Zacharia’s wife was walking towards the kitchen from the forest when she heard the words ‘two thousand.’ She stopped in her tracks and turned.

“Eeee  aaaah…” Zacharia began…. “Where….?”

“Please.” Onesmus interrupted…. “It is urgent.”

“What?” Zacharia’s wife asked looking at her husband. “Tomorrow we are visiting your mother. It is all we have.”

Onesmus was disappointed; he turned and walked away. From the corner of his eye, he could see Zacharia and his wife whispering. “Onesmus!” Zacharia shouted. “What did you say you wanted the money for?”

Onesmus turned, “Travelling to the city to sell my cow.”

Zacharia knew, after the cow was sold, there would be a lot of money, and maybe, brew and meat. “Wait….” He said and entered the hut.

Onesmus sighed with relief. After sunset, he got a lamp, a jembe (hoe), a shovel, a ladder, a garbage bag and a piece of cloth he tied around his mouth and nose, securing it with a knot at the back of his neck. He reached the grave, took out the folded piece of paper and sprinkled the soil on it. “Here I come, you little imp…,” he said as he picked up the jembe. He dug, and dug…. resting every few hours.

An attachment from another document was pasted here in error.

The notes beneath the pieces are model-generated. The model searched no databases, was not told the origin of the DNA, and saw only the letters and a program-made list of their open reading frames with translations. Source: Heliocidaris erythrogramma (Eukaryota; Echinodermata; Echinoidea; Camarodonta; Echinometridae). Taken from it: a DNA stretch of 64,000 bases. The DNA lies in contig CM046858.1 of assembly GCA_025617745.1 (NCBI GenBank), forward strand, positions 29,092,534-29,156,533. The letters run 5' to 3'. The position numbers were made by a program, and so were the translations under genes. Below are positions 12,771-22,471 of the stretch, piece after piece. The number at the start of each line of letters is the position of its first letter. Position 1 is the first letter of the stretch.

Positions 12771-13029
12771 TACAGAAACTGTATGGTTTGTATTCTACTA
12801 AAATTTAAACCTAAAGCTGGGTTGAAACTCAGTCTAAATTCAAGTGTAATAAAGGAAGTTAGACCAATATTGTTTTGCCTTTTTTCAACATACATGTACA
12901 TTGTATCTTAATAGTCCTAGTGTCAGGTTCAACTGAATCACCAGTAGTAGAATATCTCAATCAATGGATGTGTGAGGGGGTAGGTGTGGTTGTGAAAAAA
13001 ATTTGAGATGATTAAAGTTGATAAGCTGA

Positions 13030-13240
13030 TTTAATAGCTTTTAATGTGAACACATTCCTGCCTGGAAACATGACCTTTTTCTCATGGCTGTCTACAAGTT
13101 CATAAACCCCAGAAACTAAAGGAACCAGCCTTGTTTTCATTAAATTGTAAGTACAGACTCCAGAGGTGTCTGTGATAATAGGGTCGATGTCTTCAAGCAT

Morning came; he had not finished…. He placed the ladder in the grave. He would go on the following night. When he was about to enter the Hut, Martha appeared on the path.

“Good evening!” she shouted, waving once. “I can see you have gone back to farming.” She said walking closer and looking at Onesmus’ muddy clothes and slippers. A guilty man will forget his sadness for a while, fear replacing it. He had decided he would never speak kindly to any woman, but this time he had to, to make sure they did not talk about Miriam, or else Martha would suddenly decide to visit the grave, who knows?

“Yes, I am thinking of planting some food for the cow.” Onesmus answered wishing Martha would go away.

“Processed food is very expensive these days. Martha agreed. Many farmers are turning to shamba (field) products,”

Onesmus nodded thinking ‘Who asked you now?’ He smiled. “I am going to rest”. He said as he walked towards the hut. Martha was sorry.